period of rapid decline and decay for the East-Roman world.
The empire was paying, by exhaustion within and the loss of
provinces without, for the spasmodic outburst of energy into
which it had been galvanised by the great emperor. He left to
his heirs broad and dangerous frontiers in his newly-acquired
provinces, with an army which had got somewhat out of hand,
and a civil population shorn to the skin by the excessive
taxation of the last twenty years.
Justinian's heirs were, unhappily for the empire, princes who
tried to maintain their great predecessor's ambitious policy, at
a moment when the less brilliant, but more cautious and
economical, rule of a second Anastasius would have been the
best thing for the East-Roman world. The Emperor's nephew,
Justinus, son of his sister Vigilantia, mounted the throne on
his decease without meeting with any opposition. He had
served his uncle as Curopalata, or Master of the Palace, for
the last ten years, and had been able to make things ready
for his own peaceful succession, though Justinian had never

consented to allow him to be crowned as his colleague as long

Justin II., as he lived. Justin was married to Sophia, the 565-78. niece of the empress Theodora, a lady who

resembled her aunt in her masterful spirit, but was far from rivalling her abilities. Justin and his wife had led a somewhat repressed and constrained existence during the old emperor's life, and were set upon asserting their individuality the moment that Justinian was buried. Justin had high ideas of the dignity of the imperial name and the majesty of the empire, and had determined to inaugurate a spirited foreign policy when he seized the helm of affairs. His first measure was to refuse to continue any of the comparatively trifling subsidies to barbarian princes on the frontier, which Justinian had been content to pay in order to keep them from petty raids—much as the Indian Government to-day subsidises the chiefs of the Khyber Pass. This involved him in a long and ultimately dangerous war with the Chagan of the Avars, a Tartar tribe newly established on the north bank of the lower Danube, whom Justinian had paid to keep off the Huns and other troublesome neighbours. The Avars, originally a race of no great importance, obtained at this moment a great extension of power and territory by allying themselves with the Lombards, in order to destroy the Gepidae, the Gothic tribe who dwelt north of Sirmium on the middle Danube. After exterminating their Teutonic neighbours, the Lombards passed on to invade Italy," and left the Avars in possession of the whole line of the Danube, from Vienna to its mouth. Thenceforth the Avars were a scourge to the already half-desolate pro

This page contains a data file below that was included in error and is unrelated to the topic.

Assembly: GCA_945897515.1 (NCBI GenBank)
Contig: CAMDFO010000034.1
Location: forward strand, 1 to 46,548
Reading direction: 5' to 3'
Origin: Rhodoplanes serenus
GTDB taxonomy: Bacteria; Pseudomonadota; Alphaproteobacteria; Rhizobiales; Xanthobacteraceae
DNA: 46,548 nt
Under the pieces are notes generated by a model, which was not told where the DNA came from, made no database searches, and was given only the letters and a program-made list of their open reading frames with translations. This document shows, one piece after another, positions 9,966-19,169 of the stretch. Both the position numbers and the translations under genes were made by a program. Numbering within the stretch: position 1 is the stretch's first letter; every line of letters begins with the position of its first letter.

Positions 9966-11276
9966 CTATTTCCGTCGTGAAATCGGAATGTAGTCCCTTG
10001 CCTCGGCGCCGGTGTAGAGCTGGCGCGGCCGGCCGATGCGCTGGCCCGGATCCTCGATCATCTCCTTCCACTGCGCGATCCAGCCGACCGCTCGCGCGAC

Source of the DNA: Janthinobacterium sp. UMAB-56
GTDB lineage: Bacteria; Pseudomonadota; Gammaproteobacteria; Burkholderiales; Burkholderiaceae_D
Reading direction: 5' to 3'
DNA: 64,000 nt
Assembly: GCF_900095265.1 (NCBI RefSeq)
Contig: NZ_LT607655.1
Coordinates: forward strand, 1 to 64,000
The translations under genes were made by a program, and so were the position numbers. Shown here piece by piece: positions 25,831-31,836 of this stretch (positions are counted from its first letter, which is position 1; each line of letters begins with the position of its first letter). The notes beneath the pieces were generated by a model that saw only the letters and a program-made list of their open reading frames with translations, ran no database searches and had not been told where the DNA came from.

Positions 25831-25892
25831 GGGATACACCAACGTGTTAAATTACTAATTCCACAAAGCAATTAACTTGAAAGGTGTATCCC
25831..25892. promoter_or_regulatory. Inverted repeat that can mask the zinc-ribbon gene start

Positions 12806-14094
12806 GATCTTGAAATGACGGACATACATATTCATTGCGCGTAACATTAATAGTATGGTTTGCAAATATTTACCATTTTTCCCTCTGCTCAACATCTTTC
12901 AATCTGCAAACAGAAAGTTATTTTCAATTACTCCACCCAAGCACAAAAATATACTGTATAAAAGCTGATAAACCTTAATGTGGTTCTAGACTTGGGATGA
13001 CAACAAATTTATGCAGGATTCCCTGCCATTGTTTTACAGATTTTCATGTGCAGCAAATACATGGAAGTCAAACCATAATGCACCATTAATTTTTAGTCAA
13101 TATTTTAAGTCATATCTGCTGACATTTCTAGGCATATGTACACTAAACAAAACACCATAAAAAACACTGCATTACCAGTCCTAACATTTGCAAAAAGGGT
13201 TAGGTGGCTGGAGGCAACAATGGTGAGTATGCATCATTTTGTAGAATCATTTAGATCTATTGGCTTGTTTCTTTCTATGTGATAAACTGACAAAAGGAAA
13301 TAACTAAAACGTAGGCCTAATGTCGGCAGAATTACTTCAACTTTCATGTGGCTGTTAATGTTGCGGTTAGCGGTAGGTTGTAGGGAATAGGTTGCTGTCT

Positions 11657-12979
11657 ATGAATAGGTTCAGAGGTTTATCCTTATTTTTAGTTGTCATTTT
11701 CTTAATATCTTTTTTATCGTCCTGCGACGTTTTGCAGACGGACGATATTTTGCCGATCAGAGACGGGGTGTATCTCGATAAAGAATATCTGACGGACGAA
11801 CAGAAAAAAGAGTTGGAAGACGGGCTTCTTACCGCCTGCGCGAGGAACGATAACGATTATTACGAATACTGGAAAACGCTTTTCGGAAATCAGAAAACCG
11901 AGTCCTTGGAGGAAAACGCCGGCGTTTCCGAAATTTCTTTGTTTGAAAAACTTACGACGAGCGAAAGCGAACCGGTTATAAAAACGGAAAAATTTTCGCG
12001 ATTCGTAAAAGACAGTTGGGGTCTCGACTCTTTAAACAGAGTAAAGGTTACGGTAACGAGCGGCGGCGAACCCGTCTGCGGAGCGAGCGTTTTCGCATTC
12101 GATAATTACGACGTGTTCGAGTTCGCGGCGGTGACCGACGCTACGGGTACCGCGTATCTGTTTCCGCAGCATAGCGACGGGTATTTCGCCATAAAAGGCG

vinces of Moesia and Illyricum. They ranged over the whole

territory up to the Balkans, in spite of the innumerable fortresses which Justinian had built and garrisoned to defend the Danube bank. This trouble was continually growing worse all through the reign of Justin II., and became an actual source of danger, as well as of mere annoyance, in the time of his successors.

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This war, which the emperor undertook with such a light heart, was destined to last no less than nineteen years (572591), and to drag on into the reigns of two of his successors. It was quite as inconclusive, and quite as costly in men and money, as had been the previous struggle in the Persian war reign of Justinian. On the whole, the Romans of Justin. lost no territory during its course. Their farthest frontier stronghold of Daras was the only place of importance that fell into Persian hands in the earlier years of the war, and the secondary fortress of Martyropolis, in the Armenian Highlands, the only loss of its later years. Both were destined to be recovered, and the second Roman line of defence, based on Edessa and Amida, held good. If the armies of Chosroes once succeeded in penetrating into Syria, it is only fair to add that the imperial troops made several incursions into the Persian border-lands of Arzanene and Corduene. It was not so much by the loss of fortresses or the ravaging of territory that the war was harmful to the empire, as by the long, fruitless drain of taxation that it brought about. Where the tax-gatherer